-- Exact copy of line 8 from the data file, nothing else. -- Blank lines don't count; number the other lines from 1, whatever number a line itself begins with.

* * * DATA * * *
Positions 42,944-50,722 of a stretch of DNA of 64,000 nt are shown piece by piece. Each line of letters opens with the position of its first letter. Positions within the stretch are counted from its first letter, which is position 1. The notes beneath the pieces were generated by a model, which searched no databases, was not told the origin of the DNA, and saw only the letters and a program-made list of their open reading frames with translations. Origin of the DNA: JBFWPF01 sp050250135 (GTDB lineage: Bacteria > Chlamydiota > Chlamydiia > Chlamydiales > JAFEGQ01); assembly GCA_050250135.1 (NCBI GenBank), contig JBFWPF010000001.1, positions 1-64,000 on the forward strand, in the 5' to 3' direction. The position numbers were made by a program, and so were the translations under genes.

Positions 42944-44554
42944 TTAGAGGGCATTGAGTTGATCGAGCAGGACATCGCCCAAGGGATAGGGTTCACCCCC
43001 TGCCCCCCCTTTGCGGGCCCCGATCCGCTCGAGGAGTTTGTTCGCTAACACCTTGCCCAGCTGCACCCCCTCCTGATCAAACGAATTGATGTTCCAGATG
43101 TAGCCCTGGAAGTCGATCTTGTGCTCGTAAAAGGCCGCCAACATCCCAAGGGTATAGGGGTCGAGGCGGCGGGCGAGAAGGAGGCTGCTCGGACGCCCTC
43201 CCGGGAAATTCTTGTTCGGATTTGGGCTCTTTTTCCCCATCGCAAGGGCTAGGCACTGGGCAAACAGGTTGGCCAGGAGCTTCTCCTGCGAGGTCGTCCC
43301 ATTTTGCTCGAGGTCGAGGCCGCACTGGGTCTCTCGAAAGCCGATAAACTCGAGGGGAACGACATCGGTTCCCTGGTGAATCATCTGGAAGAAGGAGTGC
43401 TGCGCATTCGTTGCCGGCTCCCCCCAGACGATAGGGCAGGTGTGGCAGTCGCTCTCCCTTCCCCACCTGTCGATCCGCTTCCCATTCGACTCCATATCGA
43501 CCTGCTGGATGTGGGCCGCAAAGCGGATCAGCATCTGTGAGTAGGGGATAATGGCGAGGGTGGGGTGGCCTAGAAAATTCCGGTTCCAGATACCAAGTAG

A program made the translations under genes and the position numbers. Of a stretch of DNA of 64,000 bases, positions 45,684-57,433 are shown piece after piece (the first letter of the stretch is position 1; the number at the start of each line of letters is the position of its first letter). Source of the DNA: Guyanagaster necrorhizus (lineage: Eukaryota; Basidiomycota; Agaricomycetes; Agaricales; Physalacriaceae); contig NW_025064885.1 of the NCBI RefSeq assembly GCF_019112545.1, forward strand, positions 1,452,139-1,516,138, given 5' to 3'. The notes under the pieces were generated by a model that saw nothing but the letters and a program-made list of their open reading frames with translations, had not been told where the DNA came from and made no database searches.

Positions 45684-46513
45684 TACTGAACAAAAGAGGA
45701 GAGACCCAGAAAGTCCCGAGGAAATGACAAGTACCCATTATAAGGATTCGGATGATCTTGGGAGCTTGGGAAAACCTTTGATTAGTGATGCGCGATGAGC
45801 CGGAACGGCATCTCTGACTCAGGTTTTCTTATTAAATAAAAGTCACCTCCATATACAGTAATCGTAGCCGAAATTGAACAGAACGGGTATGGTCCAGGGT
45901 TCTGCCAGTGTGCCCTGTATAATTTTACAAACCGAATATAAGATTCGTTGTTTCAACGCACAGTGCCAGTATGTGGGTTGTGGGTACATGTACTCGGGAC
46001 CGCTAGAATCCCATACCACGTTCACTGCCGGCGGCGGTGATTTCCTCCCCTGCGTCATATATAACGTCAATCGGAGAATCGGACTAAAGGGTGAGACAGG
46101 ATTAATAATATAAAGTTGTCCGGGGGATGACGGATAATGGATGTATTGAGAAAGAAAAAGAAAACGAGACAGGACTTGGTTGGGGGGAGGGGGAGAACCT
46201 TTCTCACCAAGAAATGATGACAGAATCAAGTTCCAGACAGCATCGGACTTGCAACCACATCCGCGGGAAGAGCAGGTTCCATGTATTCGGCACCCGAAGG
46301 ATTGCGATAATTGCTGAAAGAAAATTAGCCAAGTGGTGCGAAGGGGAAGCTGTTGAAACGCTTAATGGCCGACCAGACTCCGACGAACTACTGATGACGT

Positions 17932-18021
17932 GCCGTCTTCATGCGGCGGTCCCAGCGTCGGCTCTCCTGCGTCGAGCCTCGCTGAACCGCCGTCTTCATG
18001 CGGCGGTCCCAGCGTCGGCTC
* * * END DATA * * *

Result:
43401 TGCGCATTCGTTGCCGGCTCCCCCCAGACGATAGGGCAGGTGTGGCAGTCGCTCTCCCTTCCCCACCTGTCGATCCGCTTCCCATTCGACTCCATATCGA